Watch out for Palmer amaranth weed this year

FARGO, N.D. -- South Dakota farmers have discovered Palmer Amaranth weed and North Dakota officials are urging farmers to keep a sharp eye for a "spawn of evil" during harvest.

Palmer Amaranth
Officials suggest watching for the Palmer Amaranth weed in unexpected places. Here, it grows this year in a straw bale stack in Indiana. Photo courtesy of Purdue University, West Lafayette, Ind.

FARGO, N.D. -- South Dakota farmers have discovered Palmer Amaranth weed and North Dakota officials are urging farmers to keep a sharp eye for a "spawn of evil" during harvest.

South Dakota State University weed scientists say the weed was found in a sunflower field in Buffalo County next to the Missouri River in central South Dakota.

"Palmer Amaranth is a vigorous weed that is a member of the pigweed family that also includes common water hemp, redroot pigweed, prostrate pigweed and others," says Paul O. Johnson, SDSU Extension Weed Science Coordinator.

The weed is native to the southwest U.S. It is an annual and reproduces only by seed. Scientists don't know whether seasons are long enough in North Dakota for it to produce viable seed, or whether that seed can overwinter, Olson says. The weed has already reproduced in Pennsylvania, Iowa and Michigan.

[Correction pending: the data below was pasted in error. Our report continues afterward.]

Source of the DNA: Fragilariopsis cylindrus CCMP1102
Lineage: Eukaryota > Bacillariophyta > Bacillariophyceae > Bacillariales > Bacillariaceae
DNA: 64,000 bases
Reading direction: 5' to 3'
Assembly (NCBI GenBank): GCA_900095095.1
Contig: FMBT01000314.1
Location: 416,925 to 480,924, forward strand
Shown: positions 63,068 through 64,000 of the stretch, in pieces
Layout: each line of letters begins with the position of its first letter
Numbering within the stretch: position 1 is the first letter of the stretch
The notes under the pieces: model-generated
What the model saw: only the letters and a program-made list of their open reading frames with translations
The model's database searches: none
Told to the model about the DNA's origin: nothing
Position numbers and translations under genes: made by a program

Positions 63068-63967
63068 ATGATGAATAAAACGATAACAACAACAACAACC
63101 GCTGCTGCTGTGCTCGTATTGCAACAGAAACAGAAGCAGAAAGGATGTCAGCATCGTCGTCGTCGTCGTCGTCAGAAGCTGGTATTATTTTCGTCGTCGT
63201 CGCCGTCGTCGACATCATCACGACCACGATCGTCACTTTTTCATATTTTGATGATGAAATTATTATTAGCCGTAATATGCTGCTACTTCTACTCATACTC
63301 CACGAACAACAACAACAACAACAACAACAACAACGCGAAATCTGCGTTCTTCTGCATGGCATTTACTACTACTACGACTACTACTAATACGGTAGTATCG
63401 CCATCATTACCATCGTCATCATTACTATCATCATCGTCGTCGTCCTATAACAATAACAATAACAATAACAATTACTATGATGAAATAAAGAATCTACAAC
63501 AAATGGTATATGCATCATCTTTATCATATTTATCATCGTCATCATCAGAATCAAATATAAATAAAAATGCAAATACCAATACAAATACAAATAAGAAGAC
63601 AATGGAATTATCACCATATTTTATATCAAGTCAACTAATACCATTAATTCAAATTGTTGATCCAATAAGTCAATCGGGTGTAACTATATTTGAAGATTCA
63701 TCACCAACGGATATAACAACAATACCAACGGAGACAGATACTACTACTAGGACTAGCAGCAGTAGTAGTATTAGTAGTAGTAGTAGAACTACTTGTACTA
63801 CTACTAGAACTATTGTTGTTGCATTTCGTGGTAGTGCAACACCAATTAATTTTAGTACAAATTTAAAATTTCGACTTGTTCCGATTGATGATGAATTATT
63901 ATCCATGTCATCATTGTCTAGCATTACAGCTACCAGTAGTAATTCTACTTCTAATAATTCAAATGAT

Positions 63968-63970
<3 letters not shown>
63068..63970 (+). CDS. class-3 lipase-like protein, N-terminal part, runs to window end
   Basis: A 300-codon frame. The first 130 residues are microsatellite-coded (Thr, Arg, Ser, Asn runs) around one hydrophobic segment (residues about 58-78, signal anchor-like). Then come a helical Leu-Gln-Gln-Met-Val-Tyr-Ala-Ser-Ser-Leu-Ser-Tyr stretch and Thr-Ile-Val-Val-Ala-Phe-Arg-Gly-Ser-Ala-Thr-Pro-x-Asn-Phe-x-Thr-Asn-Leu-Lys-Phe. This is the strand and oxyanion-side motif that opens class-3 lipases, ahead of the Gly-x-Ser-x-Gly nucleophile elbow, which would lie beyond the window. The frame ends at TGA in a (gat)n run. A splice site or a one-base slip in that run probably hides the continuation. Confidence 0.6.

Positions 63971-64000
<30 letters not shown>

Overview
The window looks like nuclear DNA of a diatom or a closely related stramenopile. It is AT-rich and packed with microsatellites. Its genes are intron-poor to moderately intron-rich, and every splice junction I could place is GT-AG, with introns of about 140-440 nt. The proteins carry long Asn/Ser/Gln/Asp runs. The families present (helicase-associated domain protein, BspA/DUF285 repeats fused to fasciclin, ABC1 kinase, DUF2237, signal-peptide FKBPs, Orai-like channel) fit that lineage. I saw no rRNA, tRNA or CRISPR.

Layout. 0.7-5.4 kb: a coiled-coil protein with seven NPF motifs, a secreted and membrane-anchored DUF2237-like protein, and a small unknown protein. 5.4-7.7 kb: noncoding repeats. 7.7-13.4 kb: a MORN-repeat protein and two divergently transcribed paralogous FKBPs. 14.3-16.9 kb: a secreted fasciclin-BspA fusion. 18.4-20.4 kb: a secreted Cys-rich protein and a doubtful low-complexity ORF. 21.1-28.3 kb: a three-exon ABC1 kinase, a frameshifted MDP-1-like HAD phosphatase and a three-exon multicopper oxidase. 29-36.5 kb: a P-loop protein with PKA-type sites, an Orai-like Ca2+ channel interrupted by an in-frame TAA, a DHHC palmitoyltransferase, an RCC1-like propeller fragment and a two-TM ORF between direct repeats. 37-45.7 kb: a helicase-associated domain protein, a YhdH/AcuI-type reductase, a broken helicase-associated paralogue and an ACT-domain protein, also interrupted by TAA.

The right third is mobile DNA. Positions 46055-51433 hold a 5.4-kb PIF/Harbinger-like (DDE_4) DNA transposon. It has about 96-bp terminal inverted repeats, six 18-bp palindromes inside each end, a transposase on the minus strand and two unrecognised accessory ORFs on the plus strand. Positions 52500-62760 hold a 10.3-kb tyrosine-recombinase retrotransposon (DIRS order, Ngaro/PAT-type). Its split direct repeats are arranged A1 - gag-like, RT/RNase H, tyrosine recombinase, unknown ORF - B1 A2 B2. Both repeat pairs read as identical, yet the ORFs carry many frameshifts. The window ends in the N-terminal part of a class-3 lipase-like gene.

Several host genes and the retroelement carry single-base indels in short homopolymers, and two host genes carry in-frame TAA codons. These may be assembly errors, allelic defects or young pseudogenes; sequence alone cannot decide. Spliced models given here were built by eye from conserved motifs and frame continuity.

Olson is concerned that the area next to the Missouri River might provide a favorable microclimate for overwintering. He's not alone.


"It is certainly the most formidable weed that the American grower has ever encountered," says Richard Zollinger, North Dakota State University Extension weed specialist. "The only refuge where this weed has not been reported is Minnesota and North Dakota. It appears that once established eradication is impossible."

Zollinger adds that no state has been able to return the land to a weed-free status for the weed after it is discovered.

"Knock on wood, no one has told us they have found this miserable, wicked spawn of evil in North Dakota," Zollinger says.

Zollinger is encouraging harvest time combine operators and truck drivers to keep an eye out for the weed this year. He suggests people go to Page 137 of the North Dakota Weed Control Guide, available at Extension Service offices.

He notes that Bob Hartzler, an Iowa State University counterpart to Zollinger, has been watching the weed's progression and reports that farmers range in vigilance from "very concerned to little interest."

Zollinger endorses these three suggestions from Hartzler:

•Look for infestations on roadsides, around grain bins and storage areas and along field edges. He has discovered it in "the most unexpected places."

•Eradicate small infestations where discovered. Hand pulling is the most obvious because it's resistant to glyphosate.


"You burn it to make sure that the whole plant gets combusted and that no seed is transported by birds or any other method back to the field," Zollinger advises.

•Be careful not to confuse water hemp with Palmer amaranth. The main difference is that Palmer amaranth has slender 2-foot-long seed heads, versus water hemp and other similar weeds that have seed heads of six inches or less.

"That's the most easily identified," Zollinger says.

Mikkel Pates is an agricultural journalist, creating print, online and television stories for Agweek magazine and Agweek TV.
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